Both cameras also features a single memory card slot, but where the EOS R sticks with standard SD cards, the Z 7 uses the newer XQD format. XQD cards are not as widely available or affordable as SD cards, but they are much faster. Additionally, the Z 7 will gain support for the even faster CFExpress card format (which uses the same physical form factor as XQD) in an upcoming firmware update.

Ultimately, this category is going to come down between personal preference on how each model feels in the hands, but since we have to pick one, we’ll leave the Z 7 as the winner here for the lighter weight, more robust weather-sealing, autofocus joystick, and future-proof memory card support. If you shoot a lot of selfies or vlogs, you may prefer the EOS R for its full-articulating screen, though.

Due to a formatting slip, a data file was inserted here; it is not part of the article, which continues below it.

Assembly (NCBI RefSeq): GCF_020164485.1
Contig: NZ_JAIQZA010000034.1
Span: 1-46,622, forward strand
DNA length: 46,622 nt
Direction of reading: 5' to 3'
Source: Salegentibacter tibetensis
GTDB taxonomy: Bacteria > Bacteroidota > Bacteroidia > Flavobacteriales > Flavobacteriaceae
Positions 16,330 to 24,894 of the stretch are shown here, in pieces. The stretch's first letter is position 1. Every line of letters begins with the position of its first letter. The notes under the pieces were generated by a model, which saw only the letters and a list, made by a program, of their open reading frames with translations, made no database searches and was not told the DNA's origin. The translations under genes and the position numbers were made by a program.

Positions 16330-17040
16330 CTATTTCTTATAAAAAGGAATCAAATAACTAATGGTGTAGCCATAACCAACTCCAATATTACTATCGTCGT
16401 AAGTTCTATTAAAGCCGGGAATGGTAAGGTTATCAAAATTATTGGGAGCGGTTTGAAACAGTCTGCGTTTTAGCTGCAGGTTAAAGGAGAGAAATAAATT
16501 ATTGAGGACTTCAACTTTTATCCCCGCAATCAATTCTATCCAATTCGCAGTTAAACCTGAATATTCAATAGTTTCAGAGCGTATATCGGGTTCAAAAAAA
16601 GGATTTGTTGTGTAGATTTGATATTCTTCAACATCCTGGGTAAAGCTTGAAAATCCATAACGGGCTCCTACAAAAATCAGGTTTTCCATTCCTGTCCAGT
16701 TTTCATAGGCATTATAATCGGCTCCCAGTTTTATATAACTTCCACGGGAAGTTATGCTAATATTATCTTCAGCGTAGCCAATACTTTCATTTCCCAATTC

Winner: Nikon Z 7

Picking an overall winner

With a more than $1,000 price difference between the two, we’d be surprised if the pricier Nikon Z 7 didn’t overpower the EOS R in more categories. The Z 7 offers better resolution, better quality video with more options, 5-axis in-body stabilization, slightly better burst shooting, and more robust weather-sealing. The lower price point isn’t the only advantage to the EOS R, however, which has stronger autofocus, except in the case of continuous shooting. Canon has also confirmed that a higher-end, professional mirrorless model is on the way, which will likely be a better competitor to the Z 7 — although no details have yet been revealed.

As both the EOS R and Z series are new camera systems, it will take Canon and Nikon time to build up a sizable collection of lenses. For now, current Canon or Nikon DSLR owners should consider sticking with their respective brand when it comes to making the switch to mirrorless, as each Company offers full compatibility with existing DSLR lenses on their mirrorless bodies, via adapters.